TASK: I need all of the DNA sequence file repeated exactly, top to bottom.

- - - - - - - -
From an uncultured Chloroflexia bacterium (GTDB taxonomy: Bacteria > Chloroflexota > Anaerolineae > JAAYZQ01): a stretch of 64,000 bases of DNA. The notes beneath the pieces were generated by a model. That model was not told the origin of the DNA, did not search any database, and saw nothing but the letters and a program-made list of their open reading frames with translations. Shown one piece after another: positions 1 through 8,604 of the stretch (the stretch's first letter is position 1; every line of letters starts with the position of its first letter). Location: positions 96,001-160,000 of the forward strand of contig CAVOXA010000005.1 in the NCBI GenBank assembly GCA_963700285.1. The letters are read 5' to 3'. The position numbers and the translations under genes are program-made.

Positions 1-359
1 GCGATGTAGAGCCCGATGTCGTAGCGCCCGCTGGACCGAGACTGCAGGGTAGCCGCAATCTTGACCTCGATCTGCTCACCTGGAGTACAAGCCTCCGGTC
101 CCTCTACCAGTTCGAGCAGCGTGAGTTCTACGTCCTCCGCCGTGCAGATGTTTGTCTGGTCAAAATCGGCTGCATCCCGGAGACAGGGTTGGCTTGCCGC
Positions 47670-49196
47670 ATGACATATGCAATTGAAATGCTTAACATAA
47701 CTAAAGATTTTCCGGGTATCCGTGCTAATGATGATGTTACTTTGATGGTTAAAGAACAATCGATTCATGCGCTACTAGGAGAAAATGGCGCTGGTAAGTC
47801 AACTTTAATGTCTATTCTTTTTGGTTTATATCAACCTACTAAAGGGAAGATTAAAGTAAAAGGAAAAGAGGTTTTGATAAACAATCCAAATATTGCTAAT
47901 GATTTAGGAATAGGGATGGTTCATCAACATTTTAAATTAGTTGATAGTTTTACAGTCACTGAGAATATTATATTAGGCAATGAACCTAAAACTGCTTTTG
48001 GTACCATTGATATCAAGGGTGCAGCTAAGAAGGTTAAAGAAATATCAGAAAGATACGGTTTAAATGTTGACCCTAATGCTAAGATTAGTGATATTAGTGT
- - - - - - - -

From an uncultured Chloroflexia bacterium (GTDB taxonomy: Bacteria > Chloroflexota > Anaerolineae > JAAYZQ01): a stretch of 64,000 bases of DNA. The notes beneath the pieces were generated by a model. That model was not told the origin of the DNA, did not search any database, and saw nothing but the letters and a program-made list of their open reading frames with translations. Shown one piece after another: positions 1 through 8,604 of the stretch (the stretch's first letter is position 1; every line of letters starts with the position of its first letter). Location: positions 96,001-160,000 of the forward strand of contig CAVOXA010000005.1 in the NCBI GenBank assembly GCA_963700285.1. The letters are read 5' to 3'. The position numbers and the translations under genes are program-made.

Positions 1-359
1 GCGATGTAGAGCCCGATGTCGTAGCGCCCGCTGGACCGAGACTGCAGGGTAGCCGCAATCTTGACCTCGATCTGCTCACCTGGAGTACAAGCCTCCGGTC
101 CCTCTACCAGTTCGAGCAGCGTGAGTTCTACGTCCTCCGCCGTGCAGATGTTTGTCTGGTCAAAATCGGCTGCATCCCGGAGACAGGGTTGGCTTGCCGC
Positions 47670-49196
47670 ATGACATATGCAATTGAAATGCTTAACATAA
47701 CTAAAGATTTTCCGGGTATCCGTGCTAATGATGATGTTACTTTGATGGTTAAAGAACAATCGATTCATGCGCTACTAGGAGAAAATGGCGCTGGTAAGTC
47801 AACTTTAATGTCTATTCTTTTTGGTTTATATCAACCTACTAAAGGGAAGATTAAAGTAAAAGGAAAAGAGGTTTTGATAAACAATCCAAATATTGCTAAT
47901 GATTTAGGAATAGGGATGGTTCATCAACATTTTAAATTAGTTGATAGTTTTACAGTCACTGAGAATATTATATTAGGCAATGAACCTAAAACTGCTTTTG
48001 GTACCATTGATATCAAGGGTGCAGCTAAGAAGGTTAAAGAAATATCAGAAAGATACGGTTTAAATGTTGACCCTAATGCTAAGATTAGTGATATTAGTGT